# these default settings without good reason.                                #
##############################################################################
$IPTABLES -P INPUT DROP
$IPTABLES -P OUTPUT ACCEPT
$IPTABLES -P FORWARD ACCEPT


##############################################################################
# Block ALL ICMP echo requests?                                              #
# This will help your machine avoid detection by the average script kiddie.  #
# If set to 1, "pings" will be ignored.                                      #
##############################################################################
if [ "$DENY_PING" == "1" ]; then
  echo "1" > /proc/sys/net/ipv4/icmp_echo_ignore_all
else
  echo "0" > /proc/sys/net/ipv4/icmp_echo_ignore_all
fi


# Accept ICMP redirect messages?
################################
if [ "$DENY_REDIRECT" == "1" ]; then
  echo "1" > /proc/sys/net/ipv4/conf/all/accept_redirects
else
  echo "0" > /proc/sys/net/ipv4/conf/all/accept_redirects
fi

# Disable ICMP send_redirect
############################
if [ -e /proc/sys/net/ipv4/conf/all/send_redirects ]; then
  for interface in /proc/sys/net/ipv4/conf/*/send_redirects; do
    echo "1" > $interface
  done
fi


# ICMP Broadcasting protection (smurf amplifier protection)
###########################################################
if [ -e /proc/sys/net/ipv4/icmp_echo_ignore_broadcasts ]; then
  echo "1" > /proc/sys/net/ipv4/icmp_echo_ignore_broadcasts
fi


# Allow Packetforwarding
###########################################################
echo 1 > /proc/sys/net/ipv4/ip_forward


##############################################################################
# SYN Flood Protection                                                       #
# Here we attempt to control the maxium number of inbound connections so as  #
# to help prevent a Denial Of Service Situation. We also enable SYNCOOKIES.  #
##############################################################################
if [ -f /proc/sys/net/ipv4/tcp_syncookies ]; then
  echo "1" > /proc/sys/net/ipv4/tcp_syncookies
fi
$IPTABLES -N SYN_FLOOD
$IPTABLES -A SYN_FLOOD -p tcp --syn $SYNRATE -j RETURN
$IPTABLES -A SYN_FLOOD -p ! tcp -j RETURN
$IPTABLES -A SYN_FLOOD -p tcp ! --syn -j RETURN
$IPTABLES -A SYN_FLOOD -j LOG --log-prefix "IPT: SYN_FLOOD/SYN SCAN: " $LOGGING



##############################################################################
# TCP Flag Checking                                                          #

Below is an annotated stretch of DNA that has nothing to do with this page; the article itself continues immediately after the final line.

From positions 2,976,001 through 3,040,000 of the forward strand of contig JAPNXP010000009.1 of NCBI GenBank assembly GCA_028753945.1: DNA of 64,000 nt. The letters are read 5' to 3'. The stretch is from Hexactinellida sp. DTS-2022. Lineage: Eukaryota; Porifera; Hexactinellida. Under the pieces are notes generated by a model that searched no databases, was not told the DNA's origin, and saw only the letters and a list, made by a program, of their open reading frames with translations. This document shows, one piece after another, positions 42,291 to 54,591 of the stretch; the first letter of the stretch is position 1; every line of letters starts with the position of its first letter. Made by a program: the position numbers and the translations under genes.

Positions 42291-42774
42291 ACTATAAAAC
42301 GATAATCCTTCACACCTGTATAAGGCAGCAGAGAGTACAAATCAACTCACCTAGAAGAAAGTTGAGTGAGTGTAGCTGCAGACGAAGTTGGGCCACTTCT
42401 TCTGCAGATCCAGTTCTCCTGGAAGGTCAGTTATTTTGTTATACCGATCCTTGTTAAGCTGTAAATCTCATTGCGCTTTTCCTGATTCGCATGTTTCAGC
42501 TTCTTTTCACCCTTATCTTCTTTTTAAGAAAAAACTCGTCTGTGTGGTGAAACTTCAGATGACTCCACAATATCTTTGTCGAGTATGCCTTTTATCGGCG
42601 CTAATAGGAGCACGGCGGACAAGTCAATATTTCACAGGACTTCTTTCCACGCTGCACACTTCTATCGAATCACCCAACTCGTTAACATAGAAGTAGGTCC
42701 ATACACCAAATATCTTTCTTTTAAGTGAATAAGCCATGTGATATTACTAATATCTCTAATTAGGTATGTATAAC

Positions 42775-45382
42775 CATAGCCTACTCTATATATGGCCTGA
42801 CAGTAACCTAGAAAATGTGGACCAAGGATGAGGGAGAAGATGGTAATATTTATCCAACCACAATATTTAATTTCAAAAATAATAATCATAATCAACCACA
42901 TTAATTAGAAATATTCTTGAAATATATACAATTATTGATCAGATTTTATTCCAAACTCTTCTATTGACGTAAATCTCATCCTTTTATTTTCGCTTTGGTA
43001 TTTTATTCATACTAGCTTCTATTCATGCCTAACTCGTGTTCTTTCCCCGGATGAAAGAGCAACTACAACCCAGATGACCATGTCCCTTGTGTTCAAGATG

# We look for invalid combinations of flags set on TCP packets, if any are   #
# found we log the packet and drop it. To do this, we create a TCPINV        #
# table, whose purpose is to log and drop packets passed to it. We also      #
# create a table called TCPINV_CHK, whose purpose is to check first if       #
# incoming datagrams have valid flags set. if not pass to TCPINV.            #
##############################################################################
$IPTABLES -N TCPINV
$IPTABLES -A TCPINV -j LOG --log-prefix "IPT: Invalid TCP: " $LOGGING
$IPTABLES -A TCPINV -j DROP

$IPTABLES -N TCPINV_CHK
$IPTABLES -A TCPINV_CHK -p tcp --tcp-flags ACK,FIN FIN -j TCPINV
$IPTABLES -A TCPINV_CHK -p tcp --tcp-flags ACK,PSH PSH -j TCPINV
$IPTABLES -A TCPINV_CHK -p tcp --tcp-flags ACK,URG URG -j TCPINV
$IPTABLES -A TCPINV_CHK -p tcp --tcp-flags FIN,RST FIN,RST -j TCPINV
$IPTABLES -A TCPINV_CHK -p tcp --tcp-flags SYN,FIN SYN,FIN -j TCPINV
$IPTABLES -A TCPINV_CHK -p tcp --tcp-flags SYN,RST SYN,RST -j TCPINV
$IPTABLES -A TCPINV_CHK -p tcp --tcp-flags ALL ALL -j TCPINV
$IPTABLES -A TCPINV_CHK -p tcp --tcp-flags ALL NONE -j TCPINV
$IPTABLES -A TCPINV_CHK -p tcp --tcp-flags ALL FIN,PSH,URG -j TCPINV
$IPTABLES -A TCPINV_CHK -p tcp --tcp-flags ALL SYN,FIN,PSH,URG -j TCPINV
$IPTABLES -A TCPINV_CHK -p tcp --tcp-flags ALL SYN,RST,ACK,FIN,URG -j TCPINV



##############################################################################
# Connections to drop without logging.                                       #
# Port list from NO_LOG_DROP. If we dont have the specified port open, and   #
# connection attempt is flagged ok, not part of a syn flood etc, we will drop#
# the packet without logging it. Useful for conserving log space. I tend not #
# to bother logging connections to the NETBIOS ports due to the amount of    #
# worms currently circulating the internet that use 137:139 445.             #
##############################################################################
$IPTABLES -N TCP_NO_LOG_DROP
if [ "$TCP_NO_LOG_DROP" != "" ]; then